MYANMAR : MANDALAY, HSIPAW
U-bein bridge near Mandalay
Mandalay is the second largest city in Myanmar after Yangon and former capital of the country. I am going to say it: I was not impressed by it at first, being a very busy and noisy city. I took my time relaxing at the nice home stay I was staying at and met great people that I would later share a bit of the road with. Escaping the bustling city to the much more relaxing U-Bein Bridge for sunset was one of the highlights of Mandalay to me. The famous bridge crossing the Taungthaman Lake was built around 1850, and is believed to be the oldest and longest teak-wood bridge in the world. I later approached a group of traditional Burmese fishermen and captured the iconic moment of them fishing using lift nets to catch fishes, with the sun coming down in the background.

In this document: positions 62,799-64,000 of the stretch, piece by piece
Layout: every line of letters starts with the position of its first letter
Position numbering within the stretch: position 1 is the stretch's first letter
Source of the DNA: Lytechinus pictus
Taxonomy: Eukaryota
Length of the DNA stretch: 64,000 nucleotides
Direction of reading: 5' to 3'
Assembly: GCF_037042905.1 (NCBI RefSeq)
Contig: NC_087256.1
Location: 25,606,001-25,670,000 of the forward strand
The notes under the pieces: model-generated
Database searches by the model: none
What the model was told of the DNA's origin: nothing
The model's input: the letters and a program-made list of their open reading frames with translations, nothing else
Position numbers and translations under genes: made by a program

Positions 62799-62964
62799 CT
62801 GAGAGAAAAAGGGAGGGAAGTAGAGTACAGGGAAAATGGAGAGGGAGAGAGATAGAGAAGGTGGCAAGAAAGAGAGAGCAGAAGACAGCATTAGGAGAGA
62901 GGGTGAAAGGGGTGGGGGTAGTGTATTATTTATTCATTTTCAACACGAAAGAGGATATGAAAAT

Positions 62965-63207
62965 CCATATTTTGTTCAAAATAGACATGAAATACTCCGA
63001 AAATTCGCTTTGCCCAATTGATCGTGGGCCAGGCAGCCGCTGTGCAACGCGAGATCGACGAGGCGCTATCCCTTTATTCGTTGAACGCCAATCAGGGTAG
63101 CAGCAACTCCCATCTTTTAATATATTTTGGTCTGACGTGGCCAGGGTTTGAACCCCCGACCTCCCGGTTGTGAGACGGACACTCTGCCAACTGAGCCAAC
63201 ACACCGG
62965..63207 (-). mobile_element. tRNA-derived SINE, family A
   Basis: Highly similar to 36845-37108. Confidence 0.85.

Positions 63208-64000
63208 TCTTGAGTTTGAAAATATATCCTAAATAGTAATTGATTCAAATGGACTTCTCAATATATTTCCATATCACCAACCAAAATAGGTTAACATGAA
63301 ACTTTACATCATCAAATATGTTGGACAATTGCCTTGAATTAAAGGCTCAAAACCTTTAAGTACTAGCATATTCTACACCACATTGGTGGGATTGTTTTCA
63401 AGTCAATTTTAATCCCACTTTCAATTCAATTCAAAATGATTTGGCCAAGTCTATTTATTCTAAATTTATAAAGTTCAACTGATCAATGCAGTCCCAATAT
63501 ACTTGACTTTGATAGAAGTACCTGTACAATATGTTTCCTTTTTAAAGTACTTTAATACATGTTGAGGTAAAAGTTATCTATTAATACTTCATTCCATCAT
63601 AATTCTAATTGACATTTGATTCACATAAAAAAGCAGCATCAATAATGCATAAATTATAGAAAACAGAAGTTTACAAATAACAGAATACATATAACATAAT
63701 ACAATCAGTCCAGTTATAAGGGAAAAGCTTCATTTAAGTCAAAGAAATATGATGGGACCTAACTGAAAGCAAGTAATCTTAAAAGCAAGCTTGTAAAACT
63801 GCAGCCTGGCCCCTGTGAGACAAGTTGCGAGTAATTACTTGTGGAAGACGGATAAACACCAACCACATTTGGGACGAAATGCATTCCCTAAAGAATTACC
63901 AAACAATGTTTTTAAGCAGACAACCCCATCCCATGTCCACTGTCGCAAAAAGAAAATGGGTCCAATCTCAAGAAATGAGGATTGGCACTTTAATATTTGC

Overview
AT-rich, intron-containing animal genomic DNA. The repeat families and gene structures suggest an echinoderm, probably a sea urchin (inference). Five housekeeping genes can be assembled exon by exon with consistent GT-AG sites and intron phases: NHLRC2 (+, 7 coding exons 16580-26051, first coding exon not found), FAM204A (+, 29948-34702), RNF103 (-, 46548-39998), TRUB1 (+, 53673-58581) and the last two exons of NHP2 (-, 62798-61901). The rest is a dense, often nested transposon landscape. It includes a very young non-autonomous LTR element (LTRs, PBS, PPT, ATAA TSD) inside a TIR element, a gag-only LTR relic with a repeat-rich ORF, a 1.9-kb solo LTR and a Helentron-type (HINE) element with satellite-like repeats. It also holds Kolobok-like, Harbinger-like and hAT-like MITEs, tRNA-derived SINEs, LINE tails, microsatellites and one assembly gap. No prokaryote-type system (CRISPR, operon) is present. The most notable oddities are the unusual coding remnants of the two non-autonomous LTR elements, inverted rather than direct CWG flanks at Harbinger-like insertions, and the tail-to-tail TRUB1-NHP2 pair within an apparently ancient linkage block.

U-Bein bridge near Mandalay
Traditional Burmese fisherman using a lift net
The next day me and my newly met friends went to the same place for sunrise, which gave the bridge a total different look. We later headed to Sagaing, located on the Ayeyarwady River and drove up the hill on motorcycle where many temples and pagodas are standing. I had the opportunity to enter a school and played "Chinlone" with the local kids, a traditional ball made from handwoven rattan.
School girls on their way to school in the morning
Kids playing "Chinlone"
From Mandalay I headed to Hsipaw, a lovely town in the north of Myanmar, known for its trekking opportunities. One of the great thing about hiking around Hsipaw is the fact that you find yourself away from most travelers very quickly. I took the opportunity to go up the surrounding hills, crossing an old Chinese and Buddhist cemetery, dipping my feet in the hot springs where locals like to bath and wash their cloths, and passing local villages where the Shan culture remains strong.